There are many perks to living in a city like Toronto, a drive down to Young and Dundas for shopping and a movie, a few blocks up to Young and Bloor for some delicious Shawarma, or Front and Jarvis St. for some grocery shopping at St. Lawrence Market. I feel confident in saying that you can find practically anything in this city. Continue reading The Effects of Stigma on Accessing Mental Health Care
Like in all communities, mental illness is an uncomfortable topic to talk about for Bangladeshis. There is a predominant belief that mental illness doesn’t touch us. We look at the outside community and say mental illness is something that affects them, not us.
I think we need to reconsider this notion. According to a national survey carried out in Bangladesh, it’s estimated that about 16% of the population is affected by mental health problems. This is not very different from the 1 in 5 Canadians statistic we often hear about for mental illness.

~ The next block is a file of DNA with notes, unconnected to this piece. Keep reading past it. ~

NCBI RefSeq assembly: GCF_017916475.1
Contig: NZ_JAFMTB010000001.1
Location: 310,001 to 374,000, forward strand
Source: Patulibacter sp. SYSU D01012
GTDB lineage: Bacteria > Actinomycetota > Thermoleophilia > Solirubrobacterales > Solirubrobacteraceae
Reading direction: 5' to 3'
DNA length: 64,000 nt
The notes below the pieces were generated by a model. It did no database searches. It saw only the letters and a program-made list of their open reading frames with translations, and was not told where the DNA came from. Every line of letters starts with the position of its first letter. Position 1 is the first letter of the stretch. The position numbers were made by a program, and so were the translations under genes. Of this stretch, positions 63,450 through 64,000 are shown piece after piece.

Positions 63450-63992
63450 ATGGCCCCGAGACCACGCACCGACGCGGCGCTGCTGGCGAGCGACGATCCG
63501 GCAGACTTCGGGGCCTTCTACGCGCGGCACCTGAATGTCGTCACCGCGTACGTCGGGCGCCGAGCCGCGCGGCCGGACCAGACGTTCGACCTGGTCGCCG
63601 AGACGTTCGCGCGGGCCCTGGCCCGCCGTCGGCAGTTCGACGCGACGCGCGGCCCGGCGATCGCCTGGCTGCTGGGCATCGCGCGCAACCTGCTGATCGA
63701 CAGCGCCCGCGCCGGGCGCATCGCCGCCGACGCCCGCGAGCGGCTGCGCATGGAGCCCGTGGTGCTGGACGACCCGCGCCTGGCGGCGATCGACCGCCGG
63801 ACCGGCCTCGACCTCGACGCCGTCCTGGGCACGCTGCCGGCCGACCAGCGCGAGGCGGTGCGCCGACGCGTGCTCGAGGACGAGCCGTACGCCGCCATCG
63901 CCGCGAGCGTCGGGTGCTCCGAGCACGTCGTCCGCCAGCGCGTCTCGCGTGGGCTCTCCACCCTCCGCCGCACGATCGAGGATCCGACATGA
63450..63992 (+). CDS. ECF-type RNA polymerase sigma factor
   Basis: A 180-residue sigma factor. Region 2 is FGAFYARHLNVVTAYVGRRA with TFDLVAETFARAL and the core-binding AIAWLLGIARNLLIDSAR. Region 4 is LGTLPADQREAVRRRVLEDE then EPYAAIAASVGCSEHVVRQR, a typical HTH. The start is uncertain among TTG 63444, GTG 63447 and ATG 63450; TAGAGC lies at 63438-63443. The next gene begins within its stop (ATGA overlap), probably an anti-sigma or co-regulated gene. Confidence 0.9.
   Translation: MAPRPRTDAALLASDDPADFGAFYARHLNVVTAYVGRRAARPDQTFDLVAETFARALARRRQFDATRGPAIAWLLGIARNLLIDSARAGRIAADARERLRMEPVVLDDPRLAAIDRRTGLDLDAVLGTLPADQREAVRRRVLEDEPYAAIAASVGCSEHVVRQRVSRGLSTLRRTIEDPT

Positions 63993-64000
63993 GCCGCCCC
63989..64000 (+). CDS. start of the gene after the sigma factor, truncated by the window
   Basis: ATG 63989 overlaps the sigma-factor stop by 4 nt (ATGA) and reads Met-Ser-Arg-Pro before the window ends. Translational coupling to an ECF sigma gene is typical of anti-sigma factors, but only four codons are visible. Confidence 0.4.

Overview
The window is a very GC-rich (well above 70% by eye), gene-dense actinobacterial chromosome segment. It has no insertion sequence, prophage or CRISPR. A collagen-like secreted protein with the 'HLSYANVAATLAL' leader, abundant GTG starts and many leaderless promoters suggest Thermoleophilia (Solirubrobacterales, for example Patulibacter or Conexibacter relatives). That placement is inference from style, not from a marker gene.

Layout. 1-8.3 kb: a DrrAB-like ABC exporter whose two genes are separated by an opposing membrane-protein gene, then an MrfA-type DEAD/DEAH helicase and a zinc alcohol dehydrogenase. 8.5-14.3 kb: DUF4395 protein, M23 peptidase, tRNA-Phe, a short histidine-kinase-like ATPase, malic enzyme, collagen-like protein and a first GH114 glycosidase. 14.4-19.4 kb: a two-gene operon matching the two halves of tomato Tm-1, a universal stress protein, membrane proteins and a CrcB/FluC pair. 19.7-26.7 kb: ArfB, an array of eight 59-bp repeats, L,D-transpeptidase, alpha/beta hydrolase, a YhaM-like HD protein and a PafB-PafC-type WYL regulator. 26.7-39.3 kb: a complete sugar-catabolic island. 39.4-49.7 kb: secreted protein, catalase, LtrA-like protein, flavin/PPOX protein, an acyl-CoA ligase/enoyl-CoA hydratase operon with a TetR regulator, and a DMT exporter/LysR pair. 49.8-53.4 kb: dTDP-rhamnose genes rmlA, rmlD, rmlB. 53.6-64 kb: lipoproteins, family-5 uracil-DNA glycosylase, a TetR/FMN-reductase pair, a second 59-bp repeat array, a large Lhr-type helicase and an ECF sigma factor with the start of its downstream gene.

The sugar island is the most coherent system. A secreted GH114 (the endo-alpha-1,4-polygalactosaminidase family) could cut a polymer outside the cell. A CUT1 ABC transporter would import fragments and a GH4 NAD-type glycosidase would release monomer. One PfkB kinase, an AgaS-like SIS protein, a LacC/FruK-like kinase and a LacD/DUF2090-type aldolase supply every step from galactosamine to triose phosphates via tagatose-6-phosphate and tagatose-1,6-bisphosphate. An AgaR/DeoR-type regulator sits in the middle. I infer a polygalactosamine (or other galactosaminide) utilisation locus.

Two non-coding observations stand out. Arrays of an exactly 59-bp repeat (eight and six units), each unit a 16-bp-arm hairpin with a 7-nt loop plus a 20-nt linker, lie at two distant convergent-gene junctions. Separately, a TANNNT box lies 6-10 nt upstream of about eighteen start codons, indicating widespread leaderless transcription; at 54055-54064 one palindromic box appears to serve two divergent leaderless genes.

I came to Canada with my family in 1996 with big dreams and aspirations. Four years after we arrived in Canada, my brother committed suicide and shortly afterwards my sister was diagnosed with Bipolar Disorder. It took me and my family 15 years to overcome grief and start talking about this openly. In 2012 I finally understood that silence makes things much worse for those struggling with mental health, and it affects their families similarly. This is when I created a blog site called Side by Side, initially as a personal blog to share my feeling and thoughts. In less than six months my blog had more than 3000 followers. I found each post received dozens of comments and active discussion. This is when I realized that I was not alone and that my simple blog had the possibility of serving as a much needed platform for support, open conversation, and empowerment. It has now grown into an online magazine whose purpose is to create positive change in the field of mental health. Currently I’m studying to become a Psychotherapist. This is my story as a young immigrant to Canada where I learned to move from deep loss and grief to becoming an active mental health advocate. Continue reading Nilam Chhetri, Making Mental Health Matter